The MoFo Top 100 Westerns: Countdown

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I watched Pursued twice about 5 years ago, for the 40's countdown and then a 2nd time because, as Daniel said, Camo nominated it for something. I liked it but didn't vote for it.

I watched Alfredo Garcia for the 70's countdown but was indifferent towards it. It seemed like a movie that I should've loved so I always wanted to watch it again. I finally did for this and sure enough it's a new favorite. I never felt like I was watching a western though so I couldn't vote for it.



I adore Bring Me the Head of Alfredo Garcia... but I don't consider it a Western, I consider it more of a Crime film than anything else that just so happens to take place in Mexico.
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One of Eastwoods biggest fans here but I just can't get into Pale Rider.

Pursued made my list, it was a very pleasant surprise. Watched it for a Western Hall of Fame on here.



We've gone on holiday by mistake
Damn only number 75, think it was top 3 on my list.

Last appearance of the fabled Man With No Name. I feel it deserves better.
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Once again seen neither.

Seen: 3/28
- Slow West (#95)
- The Big Gundown (#85)
- The Furies (#84)

My ballot:
None
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Seen Pursued but only thought it was fine. Barely remember it now.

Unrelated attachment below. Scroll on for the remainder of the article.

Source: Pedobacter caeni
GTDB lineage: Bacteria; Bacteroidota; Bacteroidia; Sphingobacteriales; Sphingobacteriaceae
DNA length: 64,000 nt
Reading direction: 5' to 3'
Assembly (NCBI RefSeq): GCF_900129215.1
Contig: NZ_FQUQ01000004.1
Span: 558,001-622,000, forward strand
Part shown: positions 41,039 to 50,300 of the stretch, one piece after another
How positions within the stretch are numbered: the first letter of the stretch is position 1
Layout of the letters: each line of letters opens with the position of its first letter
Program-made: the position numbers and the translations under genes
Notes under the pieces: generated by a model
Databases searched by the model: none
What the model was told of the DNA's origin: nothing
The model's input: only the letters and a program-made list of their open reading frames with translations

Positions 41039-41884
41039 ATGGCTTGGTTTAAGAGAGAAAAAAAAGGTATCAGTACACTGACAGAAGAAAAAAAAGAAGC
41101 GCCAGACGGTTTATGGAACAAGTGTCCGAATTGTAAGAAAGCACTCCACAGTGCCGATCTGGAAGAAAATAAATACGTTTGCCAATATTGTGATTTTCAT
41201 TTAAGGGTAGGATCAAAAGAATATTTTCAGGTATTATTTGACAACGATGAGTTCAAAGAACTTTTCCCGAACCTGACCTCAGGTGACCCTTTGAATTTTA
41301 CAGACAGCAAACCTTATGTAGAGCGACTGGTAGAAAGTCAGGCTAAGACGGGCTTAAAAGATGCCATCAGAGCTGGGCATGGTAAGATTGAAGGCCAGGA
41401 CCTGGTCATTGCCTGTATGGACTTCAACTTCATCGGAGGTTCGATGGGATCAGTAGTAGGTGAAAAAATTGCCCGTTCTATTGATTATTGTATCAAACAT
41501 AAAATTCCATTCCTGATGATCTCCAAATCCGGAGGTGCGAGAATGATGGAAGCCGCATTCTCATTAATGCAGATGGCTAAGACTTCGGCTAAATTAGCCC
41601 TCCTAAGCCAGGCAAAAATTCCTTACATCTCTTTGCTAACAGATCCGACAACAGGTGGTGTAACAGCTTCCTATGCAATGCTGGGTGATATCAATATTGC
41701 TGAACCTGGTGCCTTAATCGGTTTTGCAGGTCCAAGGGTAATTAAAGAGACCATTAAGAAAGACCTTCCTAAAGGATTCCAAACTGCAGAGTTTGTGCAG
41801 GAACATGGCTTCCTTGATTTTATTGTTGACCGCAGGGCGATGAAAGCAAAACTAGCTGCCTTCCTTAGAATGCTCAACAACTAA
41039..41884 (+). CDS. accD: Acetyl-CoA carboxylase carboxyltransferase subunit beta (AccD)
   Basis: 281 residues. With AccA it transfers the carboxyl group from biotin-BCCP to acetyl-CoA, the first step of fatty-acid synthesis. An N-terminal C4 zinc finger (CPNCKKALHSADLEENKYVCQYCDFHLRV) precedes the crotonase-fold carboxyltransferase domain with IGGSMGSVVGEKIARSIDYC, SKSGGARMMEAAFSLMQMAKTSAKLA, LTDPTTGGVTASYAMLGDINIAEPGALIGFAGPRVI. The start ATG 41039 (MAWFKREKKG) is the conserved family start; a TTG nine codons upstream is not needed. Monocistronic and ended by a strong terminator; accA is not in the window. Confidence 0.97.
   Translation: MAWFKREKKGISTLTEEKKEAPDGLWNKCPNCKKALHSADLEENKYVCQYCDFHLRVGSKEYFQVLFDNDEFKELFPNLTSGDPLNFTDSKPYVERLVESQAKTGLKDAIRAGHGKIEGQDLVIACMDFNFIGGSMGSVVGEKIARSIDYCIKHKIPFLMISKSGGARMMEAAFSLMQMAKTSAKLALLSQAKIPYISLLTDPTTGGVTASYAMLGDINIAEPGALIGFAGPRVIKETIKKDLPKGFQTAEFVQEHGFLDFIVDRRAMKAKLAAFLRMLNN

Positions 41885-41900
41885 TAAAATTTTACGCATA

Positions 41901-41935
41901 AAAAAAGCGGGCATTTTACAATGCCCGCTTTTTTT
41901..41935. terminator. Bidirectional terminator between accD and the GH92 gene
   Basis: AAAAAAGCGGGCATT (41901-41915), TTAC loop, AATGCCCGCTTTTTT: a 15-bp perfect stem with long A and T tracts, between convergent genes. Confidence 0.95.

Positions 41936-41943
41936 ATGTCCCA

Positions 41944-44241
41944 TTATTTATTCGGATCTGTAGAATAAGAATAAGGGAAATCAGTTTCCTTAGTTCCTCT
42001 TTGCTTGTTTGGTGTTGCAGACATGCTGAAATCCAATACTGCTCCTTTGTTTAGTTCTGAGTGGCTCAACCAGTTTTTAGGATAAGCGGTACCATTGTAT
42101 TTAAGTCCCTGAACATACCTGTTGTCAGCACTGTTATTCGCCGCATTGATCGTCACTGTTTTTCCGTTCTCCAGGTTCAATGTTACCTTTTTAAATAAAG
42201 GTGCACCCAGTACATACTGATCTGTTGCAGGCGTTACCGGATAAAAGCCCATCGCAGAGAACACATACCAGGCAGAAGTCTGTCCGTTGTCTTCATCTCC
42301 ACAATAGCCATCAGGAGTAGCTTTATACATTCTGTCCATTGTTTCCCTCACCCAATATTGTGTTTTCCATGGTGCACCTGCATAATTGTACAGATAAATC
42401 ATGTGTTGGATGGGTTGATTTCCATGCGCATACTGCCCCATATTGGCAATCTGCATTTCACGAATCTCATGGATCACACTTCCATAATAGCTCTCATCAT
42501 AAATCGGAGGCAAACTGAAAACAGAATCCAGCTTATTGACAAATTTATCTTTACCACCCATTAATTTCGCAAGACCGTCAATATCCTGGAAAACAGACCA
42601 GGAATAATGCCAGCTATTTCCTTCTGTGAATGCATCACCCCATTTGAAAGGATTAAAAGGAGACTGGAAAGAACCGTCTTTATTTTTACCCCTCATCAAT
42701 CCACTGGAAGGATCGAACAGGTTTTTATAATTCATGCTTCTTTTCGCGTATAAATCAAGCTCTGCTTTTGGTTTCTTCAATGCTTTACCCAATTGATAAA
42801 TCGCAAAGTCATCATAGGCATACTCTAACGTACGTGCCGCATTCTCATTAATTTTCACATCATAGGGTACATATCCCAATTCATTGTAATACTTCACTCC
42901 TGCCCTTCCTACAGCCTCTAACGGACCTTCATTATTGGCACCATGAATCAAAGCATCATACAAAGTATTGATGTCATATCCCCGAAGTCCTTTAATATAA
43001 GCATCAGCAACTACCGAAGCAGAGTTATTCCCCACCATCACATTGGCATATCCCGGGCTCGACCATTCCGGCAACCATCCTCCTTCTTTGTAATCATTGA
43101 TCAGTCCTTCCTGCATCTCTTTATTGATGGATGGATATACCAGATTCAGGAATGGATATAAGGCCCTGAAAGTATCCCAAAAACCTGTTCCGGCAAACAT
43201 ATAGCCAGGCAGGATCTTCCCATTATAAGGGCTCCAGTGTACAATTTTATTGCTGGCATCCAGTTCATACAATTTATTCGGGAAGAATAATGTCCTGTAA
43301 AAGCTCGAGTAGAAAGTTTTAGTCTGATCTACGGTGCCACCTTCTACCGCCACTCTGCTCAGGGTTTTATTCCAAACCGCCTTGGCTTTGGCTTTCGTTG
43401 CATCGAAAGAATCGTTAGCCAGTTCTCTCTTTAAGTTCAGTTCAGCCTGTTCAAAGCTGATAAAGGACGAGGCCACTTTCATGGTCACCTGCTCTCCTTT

Really need to watch more Peckinpah. If his stuff ever is readily available streaming I will dig in. Think I have only seen Wild Bunch at this point. Spoiler alert, it made my list. I am sure it made tons and we won't be seeing it till the final week.
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Seen Pursued, I was lukewarm to it. My review...


Pursued (Raoul Walsh, 1947)
*spoilers*

'She loves him, she really loves him, she hates him, really hates him, she marries him, she wants to kill him, wait a second...she loves him again!'

Poor Thor (Teresa Wright), she can't seem to make up her mind in this soap opera styled western. It's not Teresa Wright's fault, she actually turns in a good performance. The fault lies with an inept script that has the characters changing their mindsets as quickly as blowing sand.

Pursued seems like a movie that was rushed into production without a well fleshed out script. Missing are the little details that fills in the back story and gives the characters motivational credibility.

Point in case: Grant Callum (Dean Jagger), the one arm man who vows to kill all of the Rand family, thus prompting Mrs. Callum (Judith Anderson) to save the young boy and raise him as her own. OK so far so good. It even works when the one arm guy spots a 10 year old Rand and takes a pot shot at him. The confrontation that follows in the hotel room between Mrs Callum and Grant promises to be an emotional high light, instead it's played so low key that the film starts to lose credibility. Even worse is Grant, who's blood thirsty to kill Rand, has like another 15 years to do it, but can't seem to find the time! Grant has got to be the most unmotivated killer in any film.